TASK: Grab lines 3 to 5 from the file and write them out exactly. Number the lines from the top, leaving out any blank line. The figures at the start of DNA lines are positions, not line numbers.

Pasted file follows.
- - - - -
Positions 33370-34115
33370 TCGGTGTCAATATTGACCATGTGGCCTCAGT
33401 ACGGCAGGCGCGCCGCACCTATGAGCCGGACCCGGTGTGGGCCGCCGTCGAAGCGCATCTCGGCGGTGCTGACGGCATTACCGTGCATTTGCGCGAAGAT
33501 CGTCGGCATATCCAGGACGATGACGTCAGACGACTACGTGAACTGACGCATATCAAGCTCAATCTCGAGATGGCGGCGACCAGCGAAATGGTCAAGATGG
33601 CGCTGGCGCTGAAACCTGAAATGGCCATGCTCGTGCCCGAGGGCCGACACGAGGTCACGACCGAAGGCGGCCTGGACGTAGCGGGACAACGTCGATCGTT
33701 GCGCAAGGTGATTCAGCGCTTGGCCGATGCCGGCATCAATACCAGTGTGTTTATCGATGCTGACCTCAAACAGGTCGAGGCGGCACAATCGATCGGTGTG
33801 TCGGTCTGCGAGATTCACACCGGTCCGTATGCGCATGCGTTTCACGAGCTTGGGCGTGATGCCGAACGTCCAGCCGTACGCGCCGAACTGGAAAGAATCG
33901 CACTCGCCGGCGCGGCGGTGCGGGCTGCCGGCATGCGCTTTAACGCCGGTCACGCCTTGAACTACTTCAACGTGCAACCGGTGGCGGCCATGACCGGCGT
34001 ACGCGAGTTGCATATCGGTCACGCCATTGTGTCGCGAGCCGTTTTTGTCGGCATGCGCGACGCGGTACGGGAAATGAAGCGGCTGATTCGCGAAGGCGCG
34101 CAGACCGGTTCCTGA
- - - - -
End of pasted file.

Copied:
33401 ACGGCAGGCGCGCCGCACCTATGAGCCGGACCCGGTGTGGGCCGCCGTCGAAGCGCATCTCGGCGGTGCTGACGGCATTACCGTGCATTTGCGCGAAGAT
33501 CGTCGGCATATCCAGGACGATGACGTCAGACGACTACGTGAACTGACGCATATCAAGCTCAATCTCGAGATGGCGGCGACCAGCGAAATGGTCAAGATGG
33601 CGCTGGCGCTGAAACCTGAAATGGCCATGCTCGTGCCCGAGGGCCGACACGAGGTCACGACCGAAGGCGGCCTGGACGTAGCGGGACAACGTCGATCGTT